performance, made in circumstances of unique hardship, surely
already has a place in the hearts of all lovers of Brahms’ most
radiant choral work. This was actually the first complete studio
version of Ein deutsches Requiem - the studio in question being none
other than the Grosser Saal of the
Musikverein! The first issue was on Columbia LXs however I first got to know this performance from an EMI
Références transfer; it is also currently
available on the Classica d’Oro
label. Mark Obert-Thorn’s work seems
to have the edge in transparency: try the second movement, around
the five minute mark, to hear just what the Karajan of 1947
could achieve texturally!
This is possibly
the closest Karajan got to Furtwängler
in terms of long-range thought and its realisation. His pacing
of the second, and longest, movement, “Denn alles
wie die Gras”
(“For all flesh is as grass”) is masterly. One really receives
the impression of Brahmsian vastness. In addition, he captures
the peace of “Wie
lieblich ist deine
(“How lovely is thy dwelling place”) to heart-rending effect. Accents can count, too,
though: listen to the penultimate movement, around four and
a half minutes in. Indeed this movement, too, contains some
of the great drama of the performance as the choir challenges
Death. This version of the Requiem ends with its own redemptive
force in the shape of a prayer-like “Selig sind die Toten” (“Blessed are the
dead”). Listen out for the ray of
sunshine oboe at around 3:20.
What a privilege
it is to hear the great Hans Hotter - to my mind one of the
great singers of all time - in top form. His entreaty, “Herr,
lehre doch mich”, drips with emotion.
The characteristic depth of timbre, the awareness of the text
he sings and the innate musicality are all there, supplemented
by a keen awareness of occasion. He adds real presence to the
penultimate movement, too, wherein he sings with almost transcendental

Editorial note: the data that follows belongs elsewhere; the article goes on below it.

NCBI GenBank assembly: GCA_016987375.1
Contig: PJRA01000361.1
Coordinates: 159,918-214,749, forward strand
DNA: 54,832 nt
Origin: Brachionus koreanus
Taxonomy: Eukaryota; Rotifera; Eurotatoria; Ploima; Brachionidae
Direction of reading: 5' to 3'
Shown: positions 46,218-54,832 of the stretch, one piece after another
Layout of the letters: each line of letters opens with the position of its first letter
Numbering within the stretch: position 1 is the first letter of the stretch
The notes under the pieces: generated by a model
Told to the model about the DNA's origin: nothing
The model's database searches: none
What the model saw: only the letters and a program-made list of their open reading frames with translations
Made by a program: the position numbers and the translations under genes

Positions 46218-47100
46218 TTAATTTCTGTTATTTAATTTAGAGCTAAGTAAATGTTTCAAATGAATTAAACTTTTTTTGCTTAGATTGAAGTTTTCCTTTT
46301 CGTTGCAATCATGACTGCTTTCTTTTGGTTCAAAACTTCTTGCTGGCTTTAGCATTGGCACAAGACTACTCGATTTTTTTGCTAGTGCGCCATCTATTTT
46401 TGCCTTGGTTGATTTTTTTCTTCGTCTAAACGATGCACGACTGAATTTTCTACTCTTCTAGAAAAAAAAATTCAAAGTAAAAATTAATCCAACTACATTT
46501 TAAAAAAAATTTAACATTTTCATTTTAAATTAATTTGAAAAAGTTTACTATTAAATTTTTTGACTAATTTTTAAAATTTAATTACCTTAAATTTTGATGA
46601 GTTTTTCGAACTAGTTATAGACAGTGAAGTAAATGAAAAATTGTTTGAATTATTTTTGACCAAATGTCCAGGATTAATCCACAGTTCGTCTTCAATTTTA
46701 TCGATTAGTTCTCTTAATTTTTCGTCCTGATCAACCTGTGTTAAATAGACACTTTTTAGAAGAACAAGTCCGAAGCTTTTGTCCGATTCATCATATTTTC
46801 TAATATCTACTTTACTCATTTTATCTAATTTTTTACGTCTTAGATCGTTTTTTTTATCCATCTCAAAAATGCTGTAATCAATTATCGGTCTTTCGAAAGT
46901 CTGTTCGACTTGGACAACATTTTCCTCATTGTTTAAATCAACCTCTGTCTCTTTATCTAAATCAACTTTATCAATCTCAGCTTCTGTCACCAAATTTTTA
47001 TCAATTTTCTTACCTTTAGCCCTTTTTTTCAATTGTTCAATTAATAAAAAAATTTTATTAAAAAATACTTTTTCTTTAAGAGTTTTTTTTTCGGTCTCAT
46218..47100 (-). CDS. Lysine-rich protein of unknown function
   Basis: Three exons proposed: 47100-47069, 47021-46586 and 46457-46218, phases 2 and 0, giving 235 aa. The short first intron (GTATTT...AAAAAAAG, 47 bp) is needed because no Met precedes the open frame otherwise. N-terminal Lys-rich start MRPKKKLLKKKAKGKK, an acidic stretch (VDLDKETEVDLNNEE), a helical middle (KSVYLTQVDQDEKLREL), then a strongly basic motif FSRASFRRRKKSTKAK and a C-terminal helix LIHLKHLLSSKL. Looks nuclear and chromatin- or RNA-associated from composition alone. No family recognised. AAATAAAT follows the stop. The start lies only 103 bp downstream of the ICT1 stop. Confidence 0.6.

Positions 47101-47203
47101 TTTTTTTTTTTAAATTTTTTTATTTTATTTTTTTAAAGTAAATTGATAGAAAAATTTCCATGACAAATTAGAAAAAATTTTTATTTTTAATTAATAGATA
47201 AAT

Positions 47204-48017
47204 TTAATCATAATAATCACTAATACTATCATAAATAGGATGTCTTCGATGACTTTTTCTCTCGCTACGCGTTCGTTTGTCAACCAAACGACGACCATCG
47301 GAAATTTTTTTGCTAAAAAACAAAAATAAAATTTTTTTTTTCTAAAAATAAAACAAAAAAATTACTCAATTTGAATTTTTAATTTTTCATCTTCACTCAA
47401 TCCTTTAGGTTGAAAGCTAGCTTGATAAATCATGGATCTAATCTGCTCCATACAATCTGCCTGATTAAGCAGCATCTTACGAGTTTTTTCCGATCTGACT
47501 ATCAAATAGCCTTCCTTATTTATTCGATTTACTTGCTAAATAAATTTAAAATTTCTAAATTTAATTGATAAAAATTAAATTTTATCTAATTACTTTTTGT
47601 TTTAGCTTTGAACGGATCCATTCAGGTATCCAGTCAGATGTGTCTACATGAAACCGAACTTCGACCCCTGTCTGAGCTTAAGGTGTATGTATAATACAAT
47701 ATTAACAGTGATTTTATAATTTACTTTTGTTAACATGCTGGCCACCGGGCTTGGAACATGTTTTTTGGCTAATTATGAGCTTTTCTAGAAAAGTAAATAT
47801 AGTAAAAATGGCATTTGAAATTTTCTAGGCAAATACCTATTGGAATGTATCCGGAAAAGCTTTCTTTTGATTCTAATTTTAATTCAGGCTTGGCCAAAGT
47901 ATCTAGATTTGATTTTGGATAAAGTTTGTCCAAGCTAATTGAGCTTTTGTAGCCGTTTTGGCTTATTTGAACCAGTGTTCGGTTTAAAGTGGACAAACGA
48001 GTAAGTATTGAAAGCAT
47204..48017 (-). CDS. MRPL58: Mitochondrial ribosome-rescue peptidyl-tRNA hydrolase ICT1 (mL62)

guess opinion on Schwarzkopf will be forever divided. Her voice
is instantly recognisable, her diction impeccable. She sings
with purity, and is generally steady in her number, “Ihr
habt nun Traurigkeit”.
I have to confess that if pressed to find a weakness in this
performance, Frau Schwarzkopf would be it. But many will disagree,
I am sure.
course, Karajan being Karajan, he recorded this work severally.
He is joined by Tomowa-Sintow and
van Dam - same choir, but BPO - on EMI; with Hendricks and van
Dam - same choir, and orchestra - on DG; with Battle and van
Dam on Sony DVD; and with Waechter
and Janowitz: BPO, yellow label again.
This 1947 recording remains however his supreme achievement
in this marvellous score. There may be more clarity in the internal
choral parts elsewhere, but nowhere is there the same spirit
of hope and belief.
are those, of course, who will prefer Klemperer’s more monumental approach - available
as a GROC - but there is never at any point any doubting the
greatness of Karajan’s achievement.
No texts or translations
is a bit of a black mark in this piece. You can find them
if you have not already got them from another recording in your
library. There is in any event a balancing credit note in the
form of Malcolm Walker’s exemplary
notes. Obert-Thorn adds a small note of his own, citing British
shellacs as the source.
is forever recommended. That Naxos has provided a transfer at
such price and quality zooms the recommendation in on this issue.